Many of my students who come to my blog as the first step of accessing the handouts for their class have no idea just how much other content is in the blog itself and its pages. Hopefully this post, which includes a video, tour will help them find the additional digital photography information contained here.
Below is a quick video tour of my blog and its pages.
I have had my blog now for over four years, so there is a wealth if information that, which I hope will be of interest and useful to you. The video shows where you can search for a title topic, and I have put together a list of all of my posts for the last couple of years. This list is at the link below. It is an Excel spreadsheet. Once you open the file, you can click on its title and go immediately to that post in my blog. Your browser may ask you whether or not you want to open the file or save it. Just follow its prompts.
Please comment, Like, and share this post if you have found it useful.
About a week ago Google made its complete Nik Collection suite of plug-ins for Photoshop and Photoshop Elements available as a free download. In an earlier post I explained what was in the collection and where to download it.
In my last post on this subject, I illustrated how the Dfine 2 plug-in can be easily used to reduce the noise that results when an image is captured using an extremely high ISO.
This time, we take a very brief look at what Nik Color Efex Pro 4 can do. It has so many presets and effects that there is no way to do it justice in one short blog post. So instead, I’ll just illustrate what I did to pretty overexposed image. I chose to use Photoshop Elements 14 for this post, but earlier versions of Elements, and of course Photoshop could be used as well.
- First, I added one of the image Border presets in Color Efex Pro 4.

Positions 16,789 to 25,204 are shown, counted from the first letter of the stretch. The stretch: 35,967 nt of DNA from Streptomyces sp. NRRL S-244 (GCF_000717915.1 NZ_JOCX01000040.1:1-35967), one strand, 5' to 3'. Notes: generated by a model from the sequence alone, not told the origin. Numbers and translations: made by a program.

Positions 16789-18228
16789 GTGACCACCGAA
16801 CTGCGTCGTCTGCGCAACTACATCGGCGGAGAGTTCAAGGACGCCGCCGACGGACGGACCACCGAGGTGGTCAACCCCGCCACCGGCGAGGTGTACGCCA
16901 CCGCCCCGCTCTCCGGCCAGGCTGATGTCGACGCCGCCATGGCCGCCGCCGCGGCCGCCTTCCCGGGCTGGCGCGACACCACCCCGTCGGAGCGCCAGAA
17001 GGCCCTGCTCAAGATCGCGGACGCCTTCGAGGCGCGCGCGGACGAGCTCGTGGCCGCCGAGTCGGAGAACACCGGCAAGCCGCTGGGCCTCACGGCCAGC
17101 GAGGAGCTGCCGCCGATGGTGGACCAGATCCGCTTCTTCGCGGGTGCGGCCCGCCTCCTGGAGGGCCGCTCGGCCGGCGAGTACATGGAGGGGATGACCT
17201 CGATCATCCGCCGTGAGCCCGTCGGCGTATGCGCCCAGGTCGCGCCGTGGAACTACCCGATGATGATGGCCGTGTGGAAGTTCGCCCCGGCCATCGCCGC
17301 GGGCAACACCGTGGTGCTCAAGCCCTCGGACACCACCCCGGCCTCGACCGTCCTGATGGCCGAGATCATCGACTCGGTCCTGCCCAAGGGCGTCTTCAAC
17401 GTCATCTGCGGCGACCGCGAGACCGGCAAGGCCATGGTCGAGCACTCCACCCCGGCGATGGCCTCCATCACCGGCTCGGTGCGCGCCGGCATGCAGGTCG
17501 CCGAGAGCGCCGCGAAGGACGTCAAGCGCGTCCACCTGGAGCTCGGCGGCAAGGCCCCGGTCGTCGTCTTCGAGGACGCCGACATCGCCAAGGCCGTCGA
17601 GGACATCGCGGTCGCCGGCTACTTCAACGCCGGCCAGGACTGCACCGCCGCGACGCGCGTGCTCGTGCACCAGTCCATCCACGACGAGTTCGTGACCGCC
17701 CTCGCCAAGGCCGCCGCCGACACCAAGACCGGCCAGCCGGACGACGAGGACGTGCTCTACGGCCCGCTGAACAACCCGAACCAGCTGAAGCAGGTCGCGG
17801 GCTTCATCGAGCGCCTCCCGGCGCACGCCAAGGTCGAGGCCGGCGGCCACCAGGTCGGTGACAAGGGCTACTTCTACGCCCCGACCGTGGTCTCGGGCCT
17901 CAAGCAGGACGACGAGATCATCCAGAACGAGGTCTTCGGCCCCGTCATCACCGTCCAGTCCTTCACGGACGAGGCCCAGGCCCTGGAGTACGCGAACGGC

- Then I added one of the Color Efex Pro 4 Tonal Contrast presets.
- At that point,I added a traditional Brightness/Contrast Adjustment Layer.
- I then merged these layers into a composite layer using Ctrl+Alt+Shift+E.
- Finally, I applied the auto profile setting of Dfine 2, since the adjustments I was adding to this small JPEG image were beginning to take its toll.
Shown below is the layer stack I ended up with.
A couple points are worth noting here. First I had set the Options in Color Efex Pro 4 to apply each effect on its own layer. Among other things, this allowed me to tweak the impact of the effect by adjusting the Opacity of the layer. Also, note that you can intermingle Color EfexPro 4 layers with layers dealing with Photoshop Elements commands. Think of the multitude of presets embedded in Color Efex Pro 4 as starting points for you to adjust to create your own vision of the captured scene.
The figure below compares my before and after for this simple example.
I hope you found this post helpful. If so, click on the Like and share it with others using the buttons below. Also, let me know what you think of the Nik Collection in the comments below.
Using the Folder View in Photoshop Elements can really help you manage the physical locations where you store your pictures and videos. Using the commands within the Folder View, you can do disk housekeeping without leaving the Organizer. This helps you avoid breaking the Cardinal Rules for using the Organizer: Once the you have imported a picture into the Catalog, you must not move it, rename it, or delete it, unless you do it using the applicable command within the Organizer. Otherwise you will disconnect it in the Organizer.
Using the Folder View expands upon those commands you find under the Menu bar. The video below demonstrates its use.
If you found this helpful, and would like to see more videos, click on the Like button below as well as on YouTube.